Why PETA Is Meat’s Best Friend

Jokes are not the best way to deal with the question of animal suffering

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Eating meat involves killing animals, an act few of us ever witness, let alone participate in. I’m okay with that; I’ve gone on record as saying that I love meat and animals but never want to be present at the moment when one becomes the other. That’s me. But many other Americans are ambivalent, and on the eve of the biggest dead-animal holiday of the year, the highest-profile animal rights organization in the country, PETA, has failed, yet again, to make anybody feel remotely bad about eating animals.

(MORE: Top 10 Outrageous PETA Stunts)

What’s unfortunate for that organization is that in the same week it did one of its idiotic publicity stunts — asking Turkey, Texas, to change its name to Tofurkey, Texas — somebody else did the job PETA should have been doing and documented the abuses taking place at Sparboe Farms, a massive egg farm that sold to McDonald’s. 20/20’s video, which is ghastly, succeeded in getting McDonald’s and fellow Sparboe customer Target to immediately drop it as a supplier. No Sandusky-style “internal investigation,” no temporizing, no excuses; just a swift stroke of the knife. When that happened, untold millions of chickens were spared the cruelties shown so starkly in the video. For farms of that scale, losing McDonald’s is tantamount to Lockheed losing the Pentagon. It’s practically their reason for being. And you can bet other big suppliers don’t want to lose McDonald’s either. So real-world economic pressures changed the way animals live and die in America — just as they did in 2007, when Burger King became the first of the fast-food giants to implement a cruelty-free meat program.

Meanwhile, PETA, which should be in the vanguard of this type of thing, just keeps pulling lame pranks that make people like me feel even better about eating meat. Tofurkey, Texas? Really? Everything about the setup is dumb: the idea that the name of a town is equivalent to killing the thing it’s named for, the choice of a Texan town (the birthplace of Bob Wills!), the choice of a weird, fake, tasteless product as a substitute. It’s just so tone-deaf, just like another recent stunt in which PETA went after Super Mario for dressing up like a raccoon. (According to the press release, “Tanooki may be just a ‘suit’ in Mario games, but by wearing the skin of an animal, Mario is sending the message that it’s OK to wear fur.”)

Sometimes I think that PETA is a front group for the National Cattleman’s Council. Why else would its members go out of their way to seem so crankish and pissy? How is that supposed to help? PETA, as one of the biggest animal-rights groups in the world, should be doing more to combat puppy mills, unnecessary and inhumane cosmetic testing and the like. But instead of waiting until it has something really important to say, the group issues dopey agit-prop press releases and what ends up happening is that PETA and the movement it represents becomes a joke. Literally. I wish I had copyrighted that “People for the Eating of Tasty Animals” T-shirt that I see everywhere.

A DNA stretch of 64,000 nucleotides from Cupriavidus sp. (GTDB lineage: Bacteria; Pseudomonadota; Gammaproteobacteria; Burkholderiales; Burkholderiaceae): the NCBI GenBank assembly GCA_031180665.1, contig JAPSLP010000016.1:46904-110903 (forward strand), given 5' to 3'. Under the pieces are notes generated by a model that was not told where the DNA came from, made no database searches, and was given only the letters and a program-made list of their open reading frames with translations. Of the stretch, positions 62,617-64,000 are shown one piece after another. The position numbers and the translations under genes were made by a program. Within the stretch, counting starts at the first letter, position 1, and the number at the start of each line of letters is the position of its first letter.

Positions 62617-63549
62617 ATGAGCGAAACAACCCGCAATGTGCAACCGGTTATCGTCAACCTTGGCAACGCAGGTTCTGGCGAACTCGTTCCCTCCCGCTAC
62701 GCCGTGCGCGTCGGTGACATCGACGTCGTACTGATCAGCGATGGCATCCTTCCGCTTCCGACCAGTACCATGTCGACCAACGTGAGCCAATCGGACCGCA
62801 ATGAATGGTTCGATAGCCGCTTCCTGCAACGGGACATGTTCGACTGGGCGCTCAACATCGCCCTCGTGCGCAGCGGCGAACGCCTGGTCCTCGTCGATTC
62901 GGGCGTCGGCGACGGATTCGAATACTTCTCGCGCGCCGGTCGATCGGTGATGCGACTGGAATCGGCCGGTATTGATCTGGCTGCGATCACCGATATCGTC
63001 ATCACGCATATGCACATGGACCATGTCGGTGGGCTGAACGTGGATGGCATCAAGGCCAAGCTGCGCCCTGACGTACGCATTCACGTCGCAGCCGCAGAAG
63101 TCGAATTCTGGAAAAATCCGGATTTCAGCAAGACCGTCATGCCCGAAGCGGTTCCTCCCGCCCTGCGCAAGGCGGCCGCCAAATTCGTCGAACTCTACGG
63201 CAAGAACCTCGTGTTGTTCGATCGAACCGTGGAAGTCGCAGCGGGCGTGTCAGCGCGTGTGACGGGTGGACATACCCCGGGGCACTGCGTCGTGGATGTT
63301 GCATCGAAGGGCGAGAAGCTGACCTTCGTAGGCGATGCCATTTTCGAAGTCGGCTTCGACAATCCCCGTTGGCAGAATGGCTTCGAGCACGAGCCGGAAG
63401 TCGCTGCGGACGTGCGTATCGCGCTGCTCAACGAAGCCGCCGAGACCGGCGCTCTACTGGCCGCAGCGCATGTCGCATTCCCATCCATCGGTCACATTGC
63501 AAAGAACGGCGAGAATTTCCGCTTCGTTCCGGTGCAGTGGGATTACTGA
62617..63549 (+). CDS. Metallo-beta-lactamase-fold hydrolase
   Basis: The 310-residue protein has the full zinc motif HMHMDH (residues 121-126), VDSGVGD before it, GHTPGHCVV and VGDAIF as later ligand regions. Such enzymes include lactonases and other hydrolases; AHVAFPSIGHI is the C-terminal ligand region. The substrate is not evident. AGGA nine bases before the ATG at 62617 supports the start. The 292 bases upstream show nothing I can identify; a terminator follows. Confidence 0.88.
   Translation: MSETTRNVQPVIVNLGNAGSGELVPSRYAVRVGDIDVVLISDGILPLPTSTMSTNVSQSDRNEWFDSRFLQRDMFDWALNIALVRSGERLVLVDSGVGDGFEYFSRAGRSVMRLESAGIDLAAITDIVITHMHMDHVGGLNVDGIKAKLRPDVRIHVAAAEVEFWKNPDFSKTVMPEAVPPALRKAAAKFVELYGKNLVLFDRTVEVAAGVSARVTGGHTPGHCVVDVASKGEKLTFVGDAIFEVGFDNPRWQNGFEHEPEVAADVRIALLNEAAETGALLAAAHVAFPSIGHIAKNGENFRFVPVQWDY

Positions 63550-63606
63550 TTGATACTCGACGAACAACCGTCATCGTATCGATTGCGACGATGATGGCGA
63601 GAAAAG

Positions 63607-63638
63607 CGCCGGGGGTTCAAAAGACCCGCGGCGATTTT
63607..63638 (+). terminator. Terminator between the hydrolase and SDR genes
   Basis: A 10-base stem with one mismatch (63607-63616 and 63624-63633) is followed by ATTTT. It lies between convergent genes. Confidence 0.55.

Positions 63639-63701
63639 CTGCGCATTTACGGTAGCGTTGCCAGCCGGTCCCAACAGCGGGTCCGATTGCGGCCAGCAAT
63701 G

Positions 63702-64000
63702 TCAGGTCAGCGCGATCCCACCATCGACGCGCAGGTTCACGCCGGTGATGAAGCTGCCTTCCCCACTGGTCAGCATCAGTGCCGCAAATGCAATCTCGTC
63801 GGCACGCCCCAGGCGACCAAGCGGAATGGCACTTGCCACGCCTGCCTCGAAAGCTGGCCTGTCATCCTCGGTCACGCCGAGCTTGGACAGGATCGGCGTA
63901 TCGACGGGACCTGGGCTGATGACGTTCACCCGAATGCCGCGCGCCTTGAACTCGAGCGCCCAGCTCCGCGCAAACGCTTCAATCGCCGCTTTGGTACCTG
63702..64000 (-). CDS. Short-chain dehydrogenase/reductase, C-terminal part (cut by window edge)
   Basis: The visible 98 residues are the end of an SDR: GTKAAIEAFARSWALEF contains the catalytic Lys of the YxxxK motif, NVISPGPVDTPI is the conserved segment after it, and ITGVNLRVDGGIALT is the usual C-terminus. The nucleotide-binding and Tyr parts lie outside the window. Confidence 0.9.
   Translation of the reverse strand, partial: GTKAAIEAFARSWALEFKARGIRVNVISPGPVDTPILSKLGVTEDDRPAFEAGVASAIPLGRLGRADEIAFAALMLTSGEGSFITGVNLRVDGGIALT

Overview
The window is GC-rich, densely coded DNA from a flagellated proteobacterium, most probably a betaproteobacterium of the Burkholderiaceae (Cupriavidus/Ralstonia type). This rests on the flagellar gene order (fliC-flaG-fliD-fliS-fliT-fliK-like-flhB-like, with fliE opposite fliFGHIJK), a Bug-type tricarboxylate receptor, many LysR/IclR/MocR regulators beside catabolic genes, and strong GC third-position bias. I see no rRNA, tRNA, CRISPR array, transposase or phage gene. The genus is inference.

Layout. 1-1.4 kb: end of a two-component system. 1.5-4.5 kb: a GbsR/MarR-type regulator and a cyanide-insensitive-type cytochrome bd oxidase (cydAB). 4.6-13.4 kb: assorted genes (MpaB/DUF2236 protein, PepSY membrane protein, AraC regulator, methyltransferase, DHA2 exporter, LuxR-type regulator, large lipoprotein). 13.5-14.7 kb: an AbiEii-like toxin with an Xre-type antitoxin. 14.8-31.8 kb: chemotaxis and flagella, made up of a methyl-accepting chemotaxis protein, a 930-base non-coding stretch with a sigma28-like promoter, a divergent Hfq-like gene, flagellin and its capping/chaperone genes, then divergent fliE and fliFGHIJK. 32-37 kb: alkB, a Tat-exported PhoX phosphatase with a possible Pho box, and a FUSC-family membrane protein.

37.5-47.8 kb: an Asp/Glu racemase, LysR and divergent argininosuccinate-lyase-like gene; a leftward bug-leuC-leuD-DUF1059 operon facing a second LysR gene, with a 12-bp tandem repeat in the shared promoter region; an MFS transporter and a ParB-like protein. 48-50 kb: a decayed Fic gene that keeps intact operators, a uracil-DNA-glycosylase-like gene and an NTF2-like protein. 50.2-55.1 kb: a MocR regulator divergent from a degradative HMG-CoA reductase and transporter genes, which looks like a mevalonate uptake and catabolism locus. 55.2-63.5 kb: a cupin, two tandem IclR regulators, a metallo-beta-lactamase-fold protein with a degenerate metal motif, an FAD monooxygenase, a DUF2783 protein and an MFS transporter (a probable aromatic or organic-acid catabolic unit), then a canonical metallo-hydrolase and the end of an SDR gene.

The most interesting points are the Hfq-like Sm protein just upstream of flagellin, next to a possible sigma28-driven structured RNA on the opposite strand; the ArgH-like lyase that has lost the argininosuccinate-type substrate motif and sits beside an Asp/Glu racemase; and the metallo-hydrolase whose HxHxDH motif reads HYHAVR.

(MORE: Josh Ozersky: A Manifesto For a Tastier Thanksgiving)

And jokes are not the best way to deal with the question of animal suffering. This week, like his predecessors, President Obama will ceremonially pardon a turkey, a tired gag that never fails to elicit nervous laughter around the country. I had a similar feeling when judging the Jack Daniels Barbecue Contest, where they pardoned a cow, a chicken and a pig. I laughed, but I couldn’t wait for the animals to go away, so I could start eating the barbecue.

There’s really no reason why eggs, pork, beef or, for that matter, turkey can’t be produced in a relatively humane and responsible way. But it seems that the militant anti-meat forces, of which PETA is the most conspicuous voice, don’t want that to happen. The group wants to feed a nation of 300 million on … what? Soy products? Those are so bad that a Florida inmate recently sued the prison system for inflicting cruel and unusual punishment at chow time. According to PETA, you shouldn’t eat farmed fish, you shouldn’t drink wine, and if you have to eat meat, you ought to eat road kill. The PETA fallacy is to blindly and indiscriminately attack something that can’t and won’t change and to feel as a result that the activists have fulfilled their moral obligation to the animals by having done so. They haven’t. ABC News, a for-profit entity with no special moral mandate, has. I wonder if PETA notices the irony.